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What is Section 1 of the Sherman Antitrust Act

The Sherman Antitrust Act, one of the first major business regulatory attempts after the Civil War, is broken down into two main parts: Section 1 and Section 2. Within Section 2, the main topics covered are the use of monopolies, whether intended or unintended, and either by an individual company or companies, to restrain interstate commerce.
Section 1, however, puts a greater emphasis on the actual nature of constraining interstate commerce. Within this vacuum many different forms of constraint come into play with different legal interpretations as well.
Violations of the Sherman Act under the provisions of Section 1 are considered ‘per se’ violations. These are blatantly obvious attempts by a company or individual to constrain the free market. While some cases do, in fact, fall under the per se logic of judicial reasoning, the second form of judicial restraint comes under the ‘rule of reason’.
To a degree, any business deal between two or more parties will constrain interstate commerce in some fashion. Because of this the rule of reason needs to be applied in order to differentiate between fair and unfair business practices. This brings into play the first section of the Act to the different types of restraint present within the market.
The first type of restraint addressed happens through a form of horizontal integration. This is the practice of two rival companies within the same sector colluding to gain a greater market share and squeeze out smaller competitors. Differing from vertical integration, horizontal integration will expose two or more companies to legal recourse.
Horizontal agreements between firms either manifest usually through attempts at price-fixing, which inhibits the free market’s ability to determine the fair price of a good in turn benefiting the company, or sector alignment, where companies agree to sell either within a certain state or certain area of their product’s consumers.
The second form sometimes is less obvious as a consumer in one state is free to purchase a good from any other state, but when companies agree to stay in their own regional zones this makes the choices less obvious to the consumers allowing the producers a greater control over prices within their sphere of influence.
Vertical integration, which occurred most notably at the turn of the 20th century, addressed constraints caused by producers colluding at different levels of the manufacturing process. For example, an oil producer makes exclusive agreements with one shipper. The shipper makes exclusive agreements with one extractor, thereby lowering the costs for the entire process. This vertically integrates the oil market and would give an advantage to each company along the manufacturing line. Instead of affecting the sector as a whole, it limits competition at each individual level, constraining free trade, making this practice illegal.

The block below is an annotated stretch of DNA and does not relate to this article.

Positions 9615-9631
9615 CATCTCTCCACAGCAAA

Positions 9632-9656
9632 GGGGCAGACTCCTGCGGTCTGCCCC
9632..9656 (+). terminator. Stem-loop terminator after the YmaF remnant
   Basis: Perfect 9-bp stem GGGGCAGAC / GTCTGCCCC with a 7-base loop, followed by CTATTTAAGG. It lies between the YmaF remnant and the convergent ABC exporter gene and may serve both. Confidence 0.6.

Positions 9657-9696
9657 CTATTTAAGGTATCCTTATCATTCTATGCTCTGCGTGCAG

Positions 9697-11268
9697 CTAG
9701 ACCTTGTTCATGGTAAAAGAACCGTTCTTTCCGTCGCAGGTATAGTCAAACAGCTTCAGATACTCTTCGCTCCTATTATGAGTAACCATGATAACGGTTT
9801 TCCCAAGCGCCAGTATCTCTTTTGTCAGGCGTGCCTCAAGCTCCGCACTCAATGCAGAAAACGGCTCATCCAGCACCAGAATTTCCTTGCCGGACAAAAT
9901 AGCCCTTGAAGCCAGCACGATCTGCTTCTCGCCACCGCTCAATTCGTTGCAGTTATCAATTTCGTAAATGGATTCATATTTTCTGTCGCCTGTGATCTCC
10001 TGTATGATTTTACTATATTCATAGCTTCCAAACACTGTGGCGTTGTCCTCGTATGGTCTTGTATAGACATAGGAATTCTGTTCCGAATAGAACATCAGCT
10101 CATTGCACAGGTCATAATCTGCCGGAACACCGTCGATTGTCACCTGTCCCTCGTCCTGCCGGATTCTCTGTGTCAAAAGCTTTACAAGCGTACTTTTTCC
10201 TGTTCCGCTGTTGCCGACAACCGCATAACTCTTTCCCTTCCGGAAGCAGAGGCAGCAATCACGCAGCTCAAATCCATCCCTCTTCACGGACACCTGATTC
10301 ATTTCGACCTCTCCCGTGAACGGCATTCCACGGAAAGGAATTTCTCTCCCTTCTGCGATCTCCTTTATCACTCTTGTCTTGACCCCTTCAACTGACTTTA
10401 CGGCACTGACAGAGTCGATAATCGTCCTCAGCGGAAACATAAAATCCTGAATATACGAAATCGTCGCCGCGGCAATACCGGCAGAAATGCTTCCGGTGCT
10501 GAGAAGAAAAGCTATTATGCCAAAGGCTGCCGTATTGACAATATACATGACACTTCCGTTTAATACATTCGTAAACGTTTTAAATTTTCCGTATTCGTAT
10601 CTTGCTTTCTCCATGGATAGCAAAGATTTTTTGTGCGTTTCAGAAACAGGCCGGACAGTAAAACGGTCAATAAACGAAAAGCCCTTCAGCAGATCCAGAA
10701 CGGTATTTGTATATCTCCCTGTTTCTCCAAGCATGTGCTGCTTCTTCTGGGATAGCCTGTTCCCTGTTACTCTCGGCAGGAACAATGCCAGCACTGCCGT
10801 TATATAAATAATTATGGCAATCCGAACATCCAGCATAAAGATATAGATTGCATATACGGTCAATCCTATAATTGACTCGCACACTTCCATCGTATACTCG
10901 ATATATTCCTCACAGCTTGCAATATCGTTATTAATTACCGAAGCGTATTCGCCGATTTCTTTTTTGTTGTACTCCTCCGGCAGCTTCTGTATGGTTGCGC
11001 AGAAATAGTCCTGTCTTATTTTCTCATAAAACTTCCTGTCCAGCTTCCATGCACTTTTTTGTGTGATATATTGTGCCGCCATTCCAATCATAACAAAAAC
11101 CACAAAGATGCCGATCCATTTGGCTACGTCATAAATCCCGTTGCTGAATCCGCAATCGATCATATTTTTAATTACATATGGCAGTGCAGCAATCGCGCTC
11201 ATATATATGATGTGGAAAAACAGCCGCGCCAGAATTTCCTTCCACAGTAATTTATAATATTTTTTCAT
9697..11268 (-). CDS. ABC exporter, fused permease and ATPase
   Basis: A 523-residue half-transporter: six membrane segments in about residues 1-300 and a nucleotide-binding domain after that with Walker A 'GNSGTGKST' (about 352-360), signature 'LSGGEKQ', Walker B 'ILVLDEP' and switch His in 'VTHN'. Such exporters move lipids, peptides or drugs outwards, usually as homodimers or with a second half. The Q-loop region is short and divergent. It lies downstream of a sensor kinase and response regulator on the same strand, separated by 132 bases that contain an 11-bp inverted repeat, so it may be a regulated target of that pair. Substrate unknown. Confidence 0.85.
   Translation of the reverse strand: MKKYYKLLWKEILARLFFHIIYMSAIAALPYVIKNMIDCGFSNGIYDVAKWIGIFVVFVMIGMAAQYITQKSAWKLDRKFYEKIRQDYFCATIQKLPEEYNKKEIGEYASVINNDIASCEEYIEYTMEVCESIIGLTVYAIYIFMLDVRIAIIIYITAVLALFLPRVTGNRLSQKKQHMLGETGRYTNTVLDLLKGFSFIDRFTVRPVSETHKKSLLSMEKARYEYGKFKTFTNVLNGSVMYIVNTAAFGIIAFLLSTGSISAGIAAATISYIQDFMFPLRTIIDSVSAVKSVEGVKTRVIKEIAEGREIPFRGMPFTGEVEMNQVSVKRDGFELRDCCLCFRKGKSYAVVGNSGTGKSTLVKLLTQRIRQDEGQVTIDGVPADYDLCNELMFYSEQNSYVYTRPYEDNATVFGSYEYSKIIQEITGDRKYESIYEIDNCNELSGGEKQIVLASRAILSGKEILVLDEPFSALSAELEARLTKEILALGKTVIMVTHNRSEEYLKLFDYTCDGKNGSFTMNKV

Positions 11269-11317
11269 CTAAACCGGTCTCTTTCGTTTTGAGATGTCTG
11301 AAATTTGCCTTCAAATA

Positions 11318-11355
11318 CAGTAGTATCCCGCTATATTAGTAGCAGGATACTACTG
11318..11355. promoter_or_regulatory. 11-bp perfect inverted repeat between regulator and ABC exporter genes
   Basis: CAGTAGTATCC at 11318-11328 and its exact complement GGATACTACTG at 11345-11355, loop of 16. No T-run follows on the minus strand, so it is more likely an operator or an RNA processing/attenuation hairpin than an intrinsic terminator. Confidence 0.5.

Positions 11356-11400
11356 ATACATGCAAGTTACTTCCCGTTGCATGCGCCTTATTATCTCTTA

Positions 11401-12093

The first section of the Sherman Act brings into focus clearly business deals that would constrain interstate commerce. Businesses have a variety of ways to end up constraining the market. They can accomplish this goal either horizontally or vertically, and in some cases they can even exclude certain regional areas allowing them to focus on a specific area driving up prices. All of these practices are illegal under the Sherman Act and are punished as felonies.

Background of the Sherman Antitrust Act You Must Know

After the Civil War had ended and reconstruction began, the Federal Government of the United States began to realize simply that business practices, both large and small, may be threatened by a lack of regulation. The first attempt to curtail the effects of a purely unregulated market occurred in 1887 with the passage of the Interstate Commerce Act, which regulated trade between states.
Three years later Senator John Sherman, the brother of the famous Civil War general of the North, was able to pass what would become known as the Sherman Antitrust Act, in an effort to increase competition within United States industry.
Senator Sherman, who was considered a financial authority of his day, had already begun to recognize the diminishing capacity with the US industry sector to sustain fair competitive trade. More and more companies were seeking to vertically integrate within their business models, either through colluding with fellow industry leaders or making an attempt to control their industry sector as a whole from top to bottom. These actions ran against what is the American form of capitalistic free trade.
The free market is defined by many sellers and buyers able to enter into the market. Such competitiveness would thereby ensure a lower price for a good to a buyer. Sherman recognized that by the forming of monopolies within certain sectors, whether by an individual or by companies working in unison, companies could control the price of their goods, and thus, limit the options for an everyday consumer.
With technology advancing at a rapid rate there was both many more goods consumers could purchase and many more sectors that could be manipulated. While laws governing these actions were present, they were not always consistent from state to state nor were they commonly known. The public and their elected legislators did begin to recognize this threat to the American system of free market trade. The passage of the Sherman Antitrust Act sought to correct this market imbalance through government regulation and judicial enforcement ensuring a level of protection to the consumer.  
Within the first to sections of the Sherman Antitrust Act, passed in 1890, the government would eliminate the largest threats to the free market. The first section, Section 1, would go onto explain the how relationships through contracts, both oral and written, could threaten the free market and would therefore be deemed illegal. Section 2 goes onto outline that not all market control just happens between two or more business entities, but a person or company can seek to control a market on a whole creating a monopoly, which is also illegal.